PERÉ, JEAN, merchant from La Rochelle, explorer, prospector, coureur de bois, interpreter, guide; d. some time after November 1699.
The first mention of Jean Peré in the archives of New France seems to have been made in a very vague way by the Jesuit Journal, which notes the arrival from France, 17 June 1660, of “Peré and other small merchants.”
In 1669 Intendant Talon gave 1,000 livres to Peré and 400 to Adrien Jolliet, and both set off “to go and reconnoitre to see whether the copper mine situated to the north of Lake Ontario . . . is rich and of easy extraction.” Peré however was apparently interested chiefly in the furs which he collected from among the Ottawa Indians and at Sault Ste. Marie. Talon complained that he was slow in fulfilling his mission and presenting a report on it. Finally it was learned that the explorer had discovered mines in the region around Lake Superior.
In 1677 Peré was at Cataracoui. In November 1679 Intendant Duchesneau accused him of being a coureur de bois: he informed the minister, Seignelay, that Peré, having been at Orange to sell his furs to the English, had been taken prisoner by the local governor and sent to Major Andros at Manate (Manhattan, N.Y.). The latter, added Duchesneau, had treated Peré very well, since he wanted to make use of him with a view to establishing trade relations with the Ottawas.
In 1684 Peré pushed on as far as Hudson Bay, where he was captured by the English. Two years later, during the attack on Fort Quichicouanne (Albany), the Chevalier de Troyes demanded that Peré be handed Over. But he was informed that the captive had been dispatched to France by way of England.
Peré, however, was not long in returning to Canada, where he won the favour of Governor de Brisay* de Denonville. He was a member of the latter’s expedition against the Iroquois and brought back a number of prisoners to him, among them the famous Indian chief Ourehouare. In 1690 he was thought of as a useful man for the foray planned against Manate; but that year he was at La Rochelle, in France, where he and his brother Arnaud were engaged in selling furs.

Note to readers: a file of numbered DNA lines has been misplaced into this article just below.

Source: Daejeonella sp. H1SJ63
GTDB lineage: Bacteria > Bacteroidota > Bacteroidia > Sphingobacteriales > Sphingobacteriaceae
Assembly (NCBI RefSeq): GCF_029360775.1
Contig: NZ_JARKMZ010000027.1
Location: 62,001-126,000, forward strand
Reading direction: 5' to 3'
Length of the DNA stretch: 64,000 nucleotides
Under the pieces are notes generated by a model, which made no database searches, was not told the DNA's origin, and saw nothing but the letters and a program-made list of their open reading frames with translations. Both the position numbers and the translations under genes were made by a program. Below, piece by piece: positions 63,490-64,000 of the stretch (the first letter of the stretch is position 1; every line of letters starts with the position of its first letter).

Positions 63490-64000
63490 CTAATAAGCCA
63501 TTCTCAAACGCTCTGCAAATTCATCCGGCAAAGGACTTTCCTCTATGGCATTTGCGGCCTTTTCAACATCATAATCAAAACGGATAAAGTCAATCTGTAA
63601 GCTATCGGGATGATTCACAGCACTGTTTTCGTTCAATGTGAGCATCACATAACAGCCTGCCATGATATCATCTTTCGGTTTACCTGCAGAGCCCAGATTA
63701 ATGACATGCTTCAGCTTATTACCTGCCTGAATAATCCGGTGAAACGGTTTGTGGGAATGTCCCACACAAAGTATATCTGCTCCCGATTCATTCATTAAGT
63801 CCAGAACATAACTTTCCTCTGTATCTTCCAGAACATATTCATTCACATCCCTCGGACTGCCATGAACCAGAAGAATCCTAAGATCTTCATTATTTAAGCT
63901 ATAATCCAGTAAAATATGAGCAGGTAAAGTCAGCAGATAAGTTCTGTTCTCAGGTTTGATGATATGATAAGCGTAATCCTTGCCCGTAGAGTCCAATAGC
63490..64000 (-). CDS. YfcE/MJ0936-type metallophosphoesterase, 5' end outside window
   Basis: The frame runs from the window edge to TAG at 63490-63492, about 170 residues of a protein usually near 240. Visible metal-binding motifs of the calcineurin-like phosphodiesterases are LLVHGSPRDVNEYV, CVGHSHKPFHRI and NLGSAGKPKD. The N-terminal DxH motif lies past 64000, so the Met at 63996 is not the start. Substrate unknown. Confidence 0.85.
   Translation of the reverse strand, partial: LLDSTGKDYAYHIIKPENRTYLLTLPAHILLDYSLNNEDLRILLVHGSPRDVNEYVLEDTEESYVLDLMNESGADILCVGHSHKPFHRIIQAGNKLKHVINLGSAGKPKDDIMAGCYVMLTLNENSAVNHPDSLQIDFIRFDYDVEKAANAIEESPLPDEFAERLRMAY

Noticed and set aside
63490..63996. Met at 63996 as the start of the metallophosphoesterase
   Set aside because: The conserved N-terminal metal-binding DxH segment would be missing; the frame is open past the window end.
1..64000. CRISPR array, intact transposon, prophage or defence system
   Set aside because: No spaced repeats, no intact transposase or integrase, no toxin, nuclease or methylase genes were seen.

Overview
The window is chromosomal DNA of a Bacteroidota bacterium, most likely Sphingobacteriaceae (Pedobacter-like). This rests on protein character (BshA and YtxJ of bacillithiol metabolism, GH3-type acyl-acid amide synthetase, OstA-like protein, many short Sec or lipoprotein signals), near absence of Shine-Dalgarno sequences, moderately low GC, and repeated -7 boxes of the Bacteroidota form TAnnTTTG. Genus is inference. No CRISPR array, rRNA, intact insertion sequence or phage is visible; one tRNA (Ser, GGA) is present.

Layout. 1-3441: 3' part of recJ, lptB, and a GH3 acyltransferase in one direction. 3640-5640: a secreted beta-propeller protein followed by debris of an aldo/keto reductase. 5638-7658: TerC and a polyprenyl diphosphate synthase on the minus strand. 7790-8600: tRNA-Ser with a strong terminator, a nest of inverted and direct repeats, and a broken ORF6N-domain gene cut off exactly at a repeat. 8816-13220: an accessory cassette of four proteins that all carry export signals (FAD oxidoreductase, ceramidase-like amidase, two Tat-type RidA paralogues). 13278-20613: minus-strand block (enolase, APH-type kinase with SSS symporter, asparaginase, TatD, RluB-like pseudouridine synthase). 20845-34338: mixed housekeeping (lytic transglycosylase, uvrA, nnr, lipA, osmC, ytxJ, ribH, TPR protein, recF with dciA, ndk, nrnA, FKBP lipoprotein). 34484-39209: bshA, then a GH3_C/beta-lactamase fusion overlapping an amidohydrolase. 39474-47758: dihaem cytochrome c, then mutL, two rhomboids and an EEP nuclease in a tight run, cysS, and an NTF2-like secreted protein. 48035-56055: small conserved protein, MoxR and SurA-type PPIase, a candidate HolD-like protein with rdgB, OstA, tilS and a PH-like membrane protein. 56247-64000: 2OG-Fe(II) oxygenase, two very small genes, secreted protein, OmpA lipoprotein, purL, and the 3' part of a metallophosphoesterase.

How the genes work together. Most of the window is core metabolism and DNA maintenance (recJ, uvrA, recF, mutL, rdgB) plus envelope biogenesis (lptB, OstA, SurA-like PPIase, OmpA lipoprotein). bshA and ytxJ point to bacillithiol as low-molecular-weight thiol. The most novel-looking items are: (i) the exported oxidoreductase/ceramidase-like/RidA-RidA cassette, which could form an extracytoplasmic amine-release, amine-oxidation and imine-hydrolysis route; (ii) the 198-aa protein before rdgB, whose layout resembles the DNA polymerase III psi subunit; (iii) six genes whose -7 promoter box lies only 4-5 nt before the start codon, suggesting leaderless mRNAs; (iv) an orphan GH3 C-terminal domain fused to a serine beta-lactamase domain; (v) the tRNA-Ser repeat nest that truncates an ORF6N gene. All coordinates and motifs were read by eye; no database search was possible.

We find Jean Peré back at Quebec in 1692 and 1693, pleading a case before the Conseil Souverain. He seems to have returned to France subsequently, since at the time of a lawsuit opened in 1698 before the same tribunal he had a court Officer represent him and signed a power of attorney on 12 June 1699 at La Rochelle. These legal differences were debated at Quebec until March 1700. As Peré was still absent at this period, it is not known whether he was still alive.
He had given his name to a river that rises in Lake Nipigon and empties into the southwest end of James Bay. On a map Franquelin* noted: “R. du Perray which is the name of the first European to navigate this river as far as Hudson Bay.”
Coll. de manuscrits relatifs à la Nouv.-France, I, 409, 553, 558, 560; II, 5. Correspondance de Talon, APQ Rapport, 1930–1, 136f. Découvertes et établissements des Français (Margry), I, 81, 88, 296; VI, 19; passim JR (Thwaites), XLV, XLVII, LV, passim. JJ (Laver-dière et Casgrain), passim. Jug. et délib. NYCD (O’Callaghan and Fernow), IX.
Chapais, Talon, 406f. J. H. Coyne, “The pathfinders of the Great Lakes,” in Canada and its provinces (Shortt and Doughty), I, 83f. Delanglez, Jolliet. Nute, Caesars of the wilderness. P.-G Roy, “Jean Peré et Pierre Moreau dit la Taupine,” BRH, X (1904), 213–18.